6. A couple of years ago I posted a picture on a Facebook page devoted to Nantucket genealogy. Someone commented that it was her great-grandfather. I suggested that it was actually her great-great-great grandfather, for whom her father, grandfather, and great-grandfather were named, which she realized was the case. I explained that her ggg-grandfather, Henry Coffin, was married to the sister of my ggg-grandmother, Lydia (Starbuck) Athearn. Just at that time, she and her cousin were scanning some old letters they’d found stored in the family barn on Nantucket (perfect preservation environment, I know!) and had come across the name of a Susan Athearn…who completely unknown to them. Susan Athearn was Lydia’s daughter, and hence a first cousin to their gg-grandfather, Levi Starbuck Coffin. Such serendipity that I, the gg-granddaughter of Susan Athearn’s brother would be in contact that very week!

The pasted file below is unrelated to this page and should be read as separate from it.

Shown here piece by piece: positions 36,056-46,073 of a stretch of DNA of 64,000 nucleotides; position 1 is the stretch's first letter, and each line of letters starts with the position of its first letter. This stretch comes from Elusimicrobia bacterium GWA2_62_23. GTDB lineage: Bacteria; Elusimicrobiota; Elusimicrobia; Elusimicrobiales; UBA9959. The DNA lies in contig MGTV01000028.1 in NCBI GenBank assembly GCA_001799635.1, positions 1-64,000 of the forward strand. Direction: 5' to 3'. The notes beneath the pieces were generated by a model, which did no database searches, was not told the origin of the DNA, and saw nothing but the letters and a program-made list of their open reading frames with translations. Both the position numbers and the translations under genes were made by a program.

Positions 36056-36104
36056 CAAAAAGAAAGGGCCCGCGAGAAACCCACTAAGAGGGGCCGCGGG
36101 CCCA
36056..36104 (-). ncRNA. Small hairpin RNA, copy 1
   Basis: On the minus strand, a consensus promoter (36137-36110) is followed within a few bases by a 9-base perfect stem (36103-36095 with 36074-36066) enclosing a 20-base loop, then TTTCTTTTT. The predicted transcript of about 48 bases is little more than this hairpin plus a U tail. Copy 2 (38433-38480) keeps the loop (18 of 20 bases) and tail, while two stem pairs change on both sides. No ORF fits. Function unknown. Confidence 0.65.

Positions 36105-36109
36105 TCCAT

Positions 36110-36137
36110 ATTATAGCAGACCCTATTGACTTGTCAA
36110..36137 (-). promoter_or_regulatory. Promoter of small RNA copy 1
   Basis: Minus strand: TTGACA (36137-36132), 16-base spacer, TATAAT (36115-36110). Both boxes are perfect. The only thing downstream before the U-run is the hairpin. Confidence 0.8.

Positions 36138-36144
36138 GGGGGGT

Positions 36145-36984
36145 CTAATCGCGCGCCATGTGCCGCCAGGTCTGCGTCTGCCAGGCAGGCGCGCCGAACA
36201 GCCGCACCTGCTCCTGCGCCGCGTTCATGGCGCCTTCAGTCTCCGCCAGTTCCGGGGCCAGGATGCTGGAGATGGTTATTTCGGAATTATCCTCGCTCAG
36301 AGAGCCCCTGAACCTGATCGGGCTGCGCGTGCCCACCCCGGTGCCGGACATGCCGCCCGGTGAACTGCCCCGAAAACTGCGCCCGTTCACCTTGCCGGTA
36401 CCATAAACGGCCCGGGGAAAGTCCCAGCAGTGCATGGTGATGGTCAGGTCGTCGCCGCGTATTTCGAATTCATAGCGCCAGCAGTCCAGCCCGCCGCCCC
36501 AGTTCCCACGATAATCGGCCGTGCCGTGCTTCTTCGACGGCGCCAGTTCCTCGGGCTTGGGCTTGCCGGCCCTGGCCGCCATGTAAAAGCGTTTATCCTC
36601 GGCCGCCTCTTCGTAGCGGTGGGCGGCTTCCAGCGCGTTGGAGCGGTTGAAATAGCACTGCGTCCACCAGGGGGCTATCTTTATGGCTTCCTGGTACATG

1. As always you take something than can be dry -geneaolgy and weave it into a personal and very interesting human story. These stories are what are so very important in our lives. The connections we make to people who become part of our journey.

  7. A wonderful connection to so many people, past & present, as well as a travelogue of your personal experiences from RI & MA to Ireland.

  8. That photograph of Lovicy grabbed me. She doesn’t just look solemn, she looks miserable, and it appears that she doesn’t have much of a waist. My guess is that she was pregnant and morning sick.

  9. How fun to see your smiling face upon opening my NEHGS newsletter this morning, Michael! I fondly remember working with you on an OVUHS American Studies class while I was student teaching with Mrs. Brosnan many years ago. Greetings to you!

  10. Michael, Are you related to Esther Littlefield? Have you her ancestry line? I have Littlefield’s in my mother’s line with my 7th great grandparents Edmund Littlefield 1692-1717; and wife, Bethia Waldo 1688-1745. Any contact I might connect with on the Litlefield’s? Thanks